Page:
William Budge was a member of the constitutional convention and also represented his district in the State Senate several terms, was the leading spirit in the establishment of the State University, and was one of its regents for several years, and postmaster at Grand Forks, moving to Medford, Ore., where he became one of the leading business men of Jackson County, and always the true and noble hearted man he was in the early days of North Dakota. The following, condensed from Clarence Webster’s story in the Chicago Inter Ocean in 1886, will be enjoyed by their friends:
“After erecting their cabin, which was the only human habitation in 1871 between Grand Forks and Pembina, unable to agree on the name for their place, as the story runs, they agreed to label it ‘Winship’s Hotel,’ so as to meet the view of those coming from the south and that ‘Budge’s Tavern’ should be the sign displayed for the observation of those coming from the north. They disagreed in many things but united in one, ‘We are not here for our helth,’ was to be conspicuously printed on a card to be hung on the wall over the fireplace. ‘God Bless Our Home,’ and others of that nature were not fashionable then. The early settlers were the practical sort of fellows, who believed in informing people just where they were at and what was expected of them. “Budge was an expert in turning the flapjacks while Winship was equally good as a valet de chambre at both house and barn, Budge assisting however between meals. Both were excellent collectors and usually insisted that there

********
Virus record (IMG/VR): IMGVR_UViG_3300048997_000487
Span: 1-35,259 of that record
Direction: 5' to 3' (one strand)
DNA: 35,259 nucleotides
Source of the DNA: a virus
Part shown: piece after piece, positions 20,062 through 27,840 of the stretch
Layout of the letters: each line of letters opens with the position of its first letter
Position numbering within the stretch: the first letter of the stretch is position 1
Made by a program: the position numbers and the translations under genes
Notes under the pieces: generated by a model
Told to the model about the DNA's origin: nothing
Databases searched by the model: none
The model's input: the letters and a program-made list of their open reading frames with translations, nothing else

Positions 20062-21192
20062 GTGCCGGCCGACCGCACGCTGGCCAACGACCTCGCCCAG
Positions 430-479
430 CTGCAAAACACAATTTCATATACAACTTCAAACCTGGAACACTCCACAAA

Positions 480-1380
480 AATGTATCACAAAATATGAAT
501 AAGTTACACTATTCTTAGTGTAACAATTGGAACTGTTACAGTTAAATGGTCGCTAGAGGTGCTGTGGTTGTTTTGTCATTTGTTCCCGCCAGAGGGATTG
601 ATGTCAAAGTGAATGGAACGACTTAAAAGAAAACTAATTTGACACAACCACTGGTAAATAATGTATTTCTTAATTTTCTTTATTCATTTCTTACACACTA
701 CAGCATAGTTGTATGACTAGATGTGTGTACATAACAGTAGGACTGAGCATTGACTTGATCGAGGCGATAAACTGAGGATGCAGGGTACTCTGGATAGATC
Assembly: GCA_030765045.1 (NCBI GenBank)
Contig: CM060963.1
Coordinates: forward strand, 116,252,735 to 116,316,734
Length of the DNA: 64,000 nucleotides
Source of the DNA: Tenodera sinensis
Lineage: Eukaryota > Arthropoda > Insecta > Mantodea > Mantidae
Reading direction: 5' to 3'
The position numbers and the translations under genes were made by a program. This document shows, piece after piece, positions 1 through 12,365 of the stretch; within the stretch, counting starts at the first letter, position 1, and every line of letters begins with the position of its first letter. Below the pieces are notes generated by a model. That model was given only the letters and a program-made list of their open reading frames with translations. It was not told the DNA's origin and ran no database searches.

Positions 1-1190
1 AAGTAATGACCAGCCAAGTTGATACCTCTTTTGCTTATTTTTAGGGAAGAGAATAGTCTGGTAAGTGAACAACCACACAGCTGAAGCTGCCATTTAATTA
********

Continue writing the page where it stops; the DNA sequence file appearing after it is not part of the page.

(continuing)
Page 488. must be an understanding as to the pay before any of the supplies had been consumed. It is said they each warned the travelers not to pay the other, resulting in occasional loss on the grounds that it was unsafe to pay either. They had a monopoly and like all monopolies were independent and when there were any objections to paying $2 for flapjacks a la Budge and stable accommodations a la Winship the unfortunate objector was invited to read the card over the fireplace and move on. Sometimes Budge suggested that the man who objected to paying $1 for a white man’s mean could fill up on marsh hay at half price. “It sometimes happened that objections were made to the economical spelling of the word health in the sign upon the wall. If the kick was made to Budge he added a half to the bill for extras. If it was commented on before Winship, with great presence of mind he always remarked that the proofreader must have been drunk as usual when they went to press with it.